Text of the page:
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Tuesday, September 18, 2007

To Cut Or Not To Cut

Today is the big day. To cut or not to cut. That is the question.

Bernanke Weighs Recession Risk Against Bailout Charge (Update1): “The Federal Reserve will probably cut its benchmark interest rate today for the first time in four years, seeking insurance against a recession. The main question is how big a policy Chairman Ben S. Bernanke is ready to buy.

While a quarter-point reduction in the federal funds rate may not be enough to bolster growth and investor confidence, a half-point cut might fan inflation and be perceived as giving in to pressure from Wall Street firms that made bad bets, especially in the market for securities backed by subprime mortgages.”

The accompanying statement today will be the most analyzed in a long time. The Fed needs to avoid the perception of bailing out the markets, lenders or borrowers while effectively tackling the credit crunch. A tough job indeed.

Lehman Profit Beats Estimates as Equities Offset Mortgage Woes: “Lehman Brothers Holdings Inc., the largest U.S. underwriter of mortgage-backed bonds, said profit fell less than expected as fees from equities trading and investment banking offset some losses from subprime home loans.

Net income fell 3 percent to $887 million, or $1.54 a share, in the third quarter from $916 million, or $1.57, a year earlier, the New York-based company said today in a statement. The average estimate of 16 analysts surveyed by Bloomberg was $1.48 a share.”

At first glance it would appear the Lehman weathered the storm.

“Lehman may have to fund $16 billion of loan commitments to leveraged buyouts at a loss because investors are reluctant to buy that type of debt, Citigroup Inc. analyst Prashant Bhatia estimated last month.”

A closer look at the numbers is still warranted.

Northern Rock, Rivals' Shares Rise on State Guarantee (Update2): “Northern Rock Plc, the U.K. mortgage lender that sought an emergency bailout last week, rose in London trading after the government stepped in to stop a run on the bank.

Shares of Newcastle, England-based Northern Rock rose 9.6 percent to 309.75 pence as of 9:10 a.m. after falling 56 percent in the past two days. Rival Alliance & Leicester Plc, which fell the most in a decade yesterday, gained 26 percent to 753.5 pence and Bradford & Bingley Plc was up 5.8 percent to 295.25 pence.”

Yesterday, as the panic spread from Northern Rock to other financial institutions in the UK, the BOE stepped in with a guarantee of Northern Rock deposits. Maybe that will calm people down a bit and halt the wave of withdrawals.

Bank of England Makes Emergency Loans to U.K. Banks (Update2): “Bank of England made emergency loans to U.K. banks to bolster the financial system, saying it received “intelligence” that demand for money may prolong a surge in overnight borrowing costs.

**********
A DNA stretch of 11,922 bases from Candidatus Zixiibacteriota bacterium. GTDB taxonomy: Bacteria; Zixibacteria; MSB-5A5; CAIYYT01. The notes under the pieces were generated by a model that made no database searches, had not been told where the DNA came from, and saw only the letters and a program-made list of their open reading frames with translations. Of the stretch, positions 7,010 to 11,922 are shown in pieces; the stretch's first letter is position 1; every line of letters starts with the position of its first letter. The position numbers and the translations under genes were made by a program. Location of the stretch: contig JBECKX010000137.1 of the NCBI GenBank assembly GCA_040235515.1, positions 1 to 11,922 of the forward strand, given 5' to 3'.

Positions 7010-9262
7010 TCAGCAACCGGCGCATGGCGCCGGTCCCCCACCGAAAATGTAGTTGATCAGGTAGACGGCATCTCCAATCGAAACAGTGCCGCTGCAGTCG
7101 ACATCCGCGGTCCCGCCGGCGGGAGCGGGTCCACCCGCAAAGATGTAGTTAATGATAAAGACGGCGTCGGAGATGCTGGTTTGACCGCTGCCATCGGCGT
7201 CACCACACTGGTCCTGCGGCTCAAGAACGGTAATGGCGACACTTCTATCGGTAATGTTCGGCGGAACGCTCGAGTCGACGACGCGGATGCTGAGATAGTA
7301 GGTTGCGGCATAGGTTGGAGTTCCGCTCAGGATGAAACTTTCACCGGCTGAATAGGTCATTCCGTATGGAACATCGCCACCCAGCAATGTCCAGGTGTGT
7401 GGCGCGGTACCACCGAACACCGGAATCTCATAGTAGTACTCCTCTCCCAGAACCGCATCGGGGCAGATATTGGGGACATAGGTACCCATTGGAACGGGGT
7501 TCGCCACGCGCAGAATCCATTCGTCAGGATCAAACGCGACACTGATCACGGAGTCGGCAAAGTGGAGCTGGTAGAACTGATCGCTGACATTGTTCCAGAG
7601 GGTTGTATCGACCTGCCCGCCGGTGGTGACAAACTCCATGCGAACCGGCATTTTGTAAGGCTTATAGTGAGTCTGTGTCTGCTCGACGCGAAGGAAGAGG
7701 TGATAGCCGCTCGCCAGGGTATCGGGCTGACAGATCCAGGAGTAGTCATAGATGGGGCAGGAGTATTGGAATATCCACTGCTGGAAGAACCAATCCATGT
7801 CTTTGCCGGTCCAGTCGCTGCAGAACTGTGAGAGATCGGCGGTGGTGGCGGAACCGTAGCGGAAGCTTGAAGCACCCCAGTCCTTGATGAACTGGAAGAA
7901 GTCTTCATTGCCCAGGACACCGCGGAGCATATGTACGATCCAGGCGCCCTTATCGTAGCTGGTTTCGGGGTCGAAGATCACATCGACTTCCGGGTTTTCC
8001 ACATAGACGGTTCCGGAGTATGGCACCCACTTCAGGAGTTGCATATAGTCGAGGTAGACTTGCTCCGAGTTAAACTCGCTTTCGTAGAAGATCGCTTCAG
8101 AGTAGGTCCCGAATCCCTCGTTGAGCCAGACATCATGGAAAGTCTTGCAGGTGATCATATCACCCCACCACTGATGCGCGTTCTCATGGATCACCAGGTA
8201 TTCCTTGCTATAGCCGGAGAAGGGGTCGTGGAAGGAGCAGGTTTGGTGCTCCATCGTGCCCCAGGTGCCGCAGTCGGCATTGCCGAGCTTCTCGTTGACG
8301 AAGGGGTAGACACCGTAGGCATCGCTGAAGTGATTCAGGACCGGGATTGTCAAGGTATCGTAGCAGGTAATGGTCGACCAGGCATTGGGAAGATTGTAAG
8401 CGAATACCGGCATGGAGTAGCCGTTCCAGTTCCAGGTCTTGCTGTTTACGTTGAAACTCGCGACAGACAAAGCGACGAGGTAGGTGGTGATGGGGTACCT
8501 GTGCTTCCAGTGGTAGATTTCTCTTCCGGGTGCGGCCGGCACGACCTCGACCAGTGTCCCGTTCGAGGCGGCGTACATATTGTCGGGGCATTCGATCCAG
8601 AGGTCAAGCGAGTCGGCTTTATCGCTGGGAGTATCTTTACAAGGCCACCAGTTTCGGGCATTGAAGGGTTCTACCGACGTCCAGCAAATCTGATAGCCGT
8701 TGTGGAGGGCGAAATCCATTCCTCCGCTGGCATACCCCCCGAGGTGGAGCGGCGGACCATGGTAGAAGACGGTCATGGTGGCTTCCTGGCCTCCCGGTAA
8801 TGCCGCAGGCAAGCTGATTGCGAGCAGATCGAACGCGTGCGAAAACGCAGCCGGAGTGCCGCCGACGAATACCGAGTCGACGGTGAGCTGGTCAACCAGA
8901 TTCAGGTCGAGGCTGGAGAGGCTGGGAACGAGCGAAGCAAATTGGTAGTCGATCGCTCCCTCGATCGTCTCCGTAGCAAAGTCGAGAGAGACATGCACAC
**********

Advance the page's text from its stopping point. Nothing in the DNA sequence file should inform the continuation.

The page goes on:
The central bank said it loaned 4.4 billion pounds ($8.8 billion) of “exceptional” funds at its benchmark interest rate of 5.75 percent today in London, and will offer the same amount on Sept. 20 in seven-day debt. The overnight rate banks charge to lend in pounds soared 60 basis points to 6.47 percent yesterday, the most since June.”

Well, so much for that grand speech on bailouts and moral hazard leading to increased future risky behavior…

Home Foreclosures Doubled in August on Loan Rates (Update1): “The number of Americans who may lose their homes to foreclosure more than doubled in August from a year earlier as subprime borrowers with adjustable-rate mortgages saw their monthly payments rise, RealtyTrac Inc. said.

Lenders sent notices of default or the equivalent to 108,716 homeowners in August, up from 42,144 in August 2006, RealtyTrac said today. It was the highest recorded in a study that goes back to 2005. California led with 41,714 notices and Florida was second with 26,203.”

Expect these numbers to worsen dramatically later in the year as the bulk of the rate resets will kick in then.

“There are lots of people who bought homes they could only afford at the teaser rates, and now have very few options.

U.S. Producer Prices Index Drops 1.4% in August; Core Up 0.2%: “Prices paid to U.S. producers fell more than forecast in August, diminishing concern over inflation as the Federal Reserve considers lowering interest rates.

The 1.4 percent decrease, the biggest since October, followed a 0.6 percent increase in July, the Labor Department said today in Washington. So-called core producer prices, which exclude fuel and food costs, rose 0.2 percent, after a 0.1 percent gain the month before.”

These numbers are deceiving. The headline rate dropped. A lot. Granted. However, the drop was led by a 6.6% decline in energy costs. Prices have since trickled higher already. The core rate was expected to come in at 0.1%, but still came in at 0.2%. The Fed, as they have said many times, emphasizing the core rates. The rumors of the death of inflation are still greatly exaggerated.